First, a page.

The Second Department, in full-fledged opinion by Justice Brathwaite-Nelson, determined that a products liability case (stemming from a traffic accident in Virginia) against Ford, the manufacturer of the vehicle which rolled over, and Goodyear, the manufacturer of a tire which allegedly failed, could not be brought in New York. The plaintiffs alleged general jurisdiction over both companies based upon business done generally in New York and registration with the NY Department of State. The plaintiffs did not allege long-arm jurisdiction. Neither the vehicle nor the tire was manufactured or purchased from the defendants in New York. The plaintiff had purchased the vehicle from a New York nonparty and had used the vehicle in New York.
We consider on these appeals whether, following the United States Supreme Court decision in Daimler AG v Bauman (571 US 117), a foreign corporation may still be deemed to have consented to the general jurisdiction of New York courts by virtue of having registered to do business in New York and appointed a local agent for the service of process. We conclude that it may not. * * *
We agree with those courts that asserting jurisdiction over a foreign corporation based on the mere registration and the accompanying appointment of an in-state agent by the foreign corporation, without the express consent of the foreign corporation to general jurisdiction, would be “unacceptably grasping” under Daimler (Daimler AG v Bauman, 571 US at 138).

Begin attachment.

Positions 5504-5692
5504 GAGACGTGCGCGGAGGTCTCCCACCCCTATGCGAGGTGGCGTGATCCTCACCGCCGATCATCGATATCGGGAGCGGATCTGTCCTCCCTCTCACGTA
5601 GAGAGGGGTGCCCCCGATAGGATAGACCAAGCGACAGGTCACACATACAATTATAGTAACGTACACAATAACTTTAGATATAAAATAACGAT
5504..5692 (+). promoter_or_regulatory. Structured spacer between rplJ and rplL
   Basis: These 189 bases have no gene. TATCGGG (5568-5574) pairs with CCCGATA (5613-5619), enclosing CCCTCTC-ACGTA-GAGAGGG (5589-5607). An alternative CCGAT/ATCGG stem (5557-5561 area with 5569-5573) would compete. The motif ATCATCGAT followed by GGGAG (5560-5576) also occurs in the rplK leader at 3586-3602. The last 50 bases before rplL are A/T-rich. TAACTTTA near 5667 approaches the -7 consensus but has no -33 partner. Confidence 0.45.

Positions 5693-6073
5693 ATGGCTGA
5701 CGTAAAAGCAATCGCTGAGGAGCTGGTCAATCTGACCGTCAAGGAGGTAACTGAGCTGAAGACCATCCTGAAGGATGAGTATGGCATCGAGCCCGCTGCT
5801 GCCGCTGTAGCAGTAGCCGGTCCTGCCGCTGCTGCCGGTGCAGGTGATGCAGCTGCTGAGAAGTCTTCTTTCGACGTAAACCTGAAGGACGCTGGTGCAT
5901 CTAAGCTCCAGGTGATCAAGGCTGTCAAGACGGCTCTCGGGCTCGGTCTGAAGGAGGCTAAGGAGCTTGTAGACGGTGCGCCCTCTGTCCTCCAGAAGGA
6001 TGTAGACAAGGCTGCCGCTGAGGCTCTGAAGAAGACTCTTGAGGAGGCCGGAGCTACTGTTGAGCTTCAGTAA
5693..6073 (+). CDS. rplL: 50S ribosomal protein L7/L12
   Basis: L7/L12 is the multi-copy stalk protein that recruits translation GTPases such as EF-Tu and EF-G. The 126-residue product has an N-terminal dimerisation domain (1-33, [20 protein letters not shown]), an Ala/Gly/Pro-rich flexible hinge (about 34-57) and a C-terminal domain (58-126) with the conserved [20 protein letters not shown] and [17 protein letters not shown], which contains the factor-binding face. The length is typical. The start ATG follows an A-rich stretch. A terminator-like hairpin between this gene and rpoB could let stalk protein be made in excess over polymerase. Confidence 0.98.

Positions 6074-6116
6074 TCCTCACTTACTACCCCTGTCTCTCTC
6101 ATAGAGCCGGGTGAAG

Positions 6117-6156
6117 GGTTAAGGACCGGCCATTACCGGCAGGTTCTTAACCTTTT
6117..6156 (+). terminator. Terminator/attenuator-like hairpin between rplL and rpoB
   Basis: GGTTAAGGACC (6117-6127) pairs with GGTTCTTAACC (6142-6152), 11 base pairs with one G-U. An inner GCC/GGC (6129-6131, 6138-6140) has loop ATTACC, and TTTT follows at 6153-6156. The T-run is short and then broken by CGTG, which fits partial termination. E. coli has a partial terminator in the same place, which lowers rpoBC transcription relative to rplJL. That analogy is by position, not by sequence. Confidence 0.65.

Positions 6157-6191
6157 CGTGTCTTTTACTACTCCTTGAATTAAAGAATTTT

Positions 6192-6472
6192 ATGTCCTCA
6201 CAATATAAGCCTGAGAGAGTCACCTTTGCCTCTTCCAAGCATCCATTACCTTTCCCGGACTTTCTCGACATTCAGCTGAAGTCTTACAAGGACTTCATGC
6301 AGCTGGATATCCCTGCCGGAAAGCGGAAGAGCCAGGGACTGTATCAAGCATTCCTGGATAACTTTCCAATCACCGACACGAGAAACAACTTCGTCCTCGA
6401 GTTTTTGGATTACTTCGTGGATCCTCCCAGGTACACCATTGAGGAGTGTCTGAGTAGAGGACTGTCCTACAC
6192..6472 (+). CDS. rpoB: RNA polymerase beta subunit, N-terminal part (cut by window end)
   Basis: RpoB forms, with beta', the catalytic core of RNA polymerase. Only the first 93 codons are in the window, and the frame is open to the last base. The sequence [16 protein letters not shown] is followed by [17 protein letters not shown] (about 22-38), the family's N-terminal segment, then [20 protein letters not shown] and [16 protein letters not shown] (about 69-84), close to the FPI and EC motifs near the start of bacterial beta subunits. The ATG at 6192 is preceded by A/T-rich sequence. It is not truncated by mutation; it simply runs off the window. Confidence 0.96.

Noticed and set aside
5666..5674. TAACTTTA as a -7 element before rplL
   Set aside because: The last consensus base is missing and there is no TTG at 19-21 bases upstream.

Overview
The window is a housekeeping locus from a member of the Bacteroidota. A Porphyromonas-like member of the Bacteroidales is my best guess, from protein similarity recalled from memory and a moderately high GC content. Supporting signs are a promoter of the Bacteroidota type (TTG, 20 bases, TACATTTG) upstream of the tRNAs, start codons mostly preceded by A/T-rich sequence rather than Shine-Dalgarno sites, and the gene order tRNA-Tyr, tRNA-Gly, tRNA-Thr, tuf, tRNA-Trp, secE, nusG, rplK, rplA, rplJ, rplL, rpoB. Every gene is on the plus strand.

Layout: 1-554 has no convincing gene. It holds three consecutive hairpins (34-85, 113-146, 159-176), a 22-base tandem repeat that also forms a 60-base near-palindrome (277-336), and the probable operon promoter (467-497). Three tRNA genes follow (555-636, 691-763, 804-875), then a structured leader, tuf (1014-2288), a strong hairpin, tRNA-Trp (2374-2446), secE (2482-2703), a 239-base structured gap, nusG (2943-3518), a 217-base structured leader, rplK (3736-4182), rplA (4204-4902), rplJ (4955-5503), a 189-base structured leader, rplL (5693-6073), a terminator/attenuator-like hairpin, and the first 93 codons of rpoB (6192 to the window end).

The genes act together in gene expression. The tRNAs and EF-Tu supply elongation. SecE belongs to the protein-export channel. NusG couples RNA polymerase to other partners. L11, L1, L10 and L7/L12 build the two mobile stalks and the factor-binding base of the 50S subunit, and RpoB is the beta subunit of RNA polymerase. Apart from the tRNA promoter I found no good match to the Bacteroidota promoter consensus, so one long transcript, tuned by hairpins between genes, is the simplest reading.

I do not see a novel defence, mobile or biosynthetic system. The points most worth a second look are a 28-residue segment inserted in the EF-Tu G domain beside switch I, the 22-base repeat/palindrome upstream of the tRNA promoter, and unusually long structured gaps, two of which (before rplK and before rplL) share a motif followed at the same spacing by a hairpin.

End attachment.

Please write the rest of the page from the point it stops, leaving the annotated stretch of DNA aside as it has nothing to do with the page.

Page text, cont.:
The Court of Appeals does not appear to have … relied upon its consent-by-registration theory since International Shoe was decided. We think that this is a strong indicator that its rationale is confined to that era … and that it no longer holds in the post-Daimler landscape. We conclude that a corporate defendant’s registration to do business in New York and designation of the secretary of state to accept service of process in New York does not constitute consent by the corporation to submit to the general jurisdiction of New York for causes of action that are unrelated to the corporation’s affiliations with New York. Aybar v Aybar, 2019 NY Slip Op 00412, Second Dept 1-23-19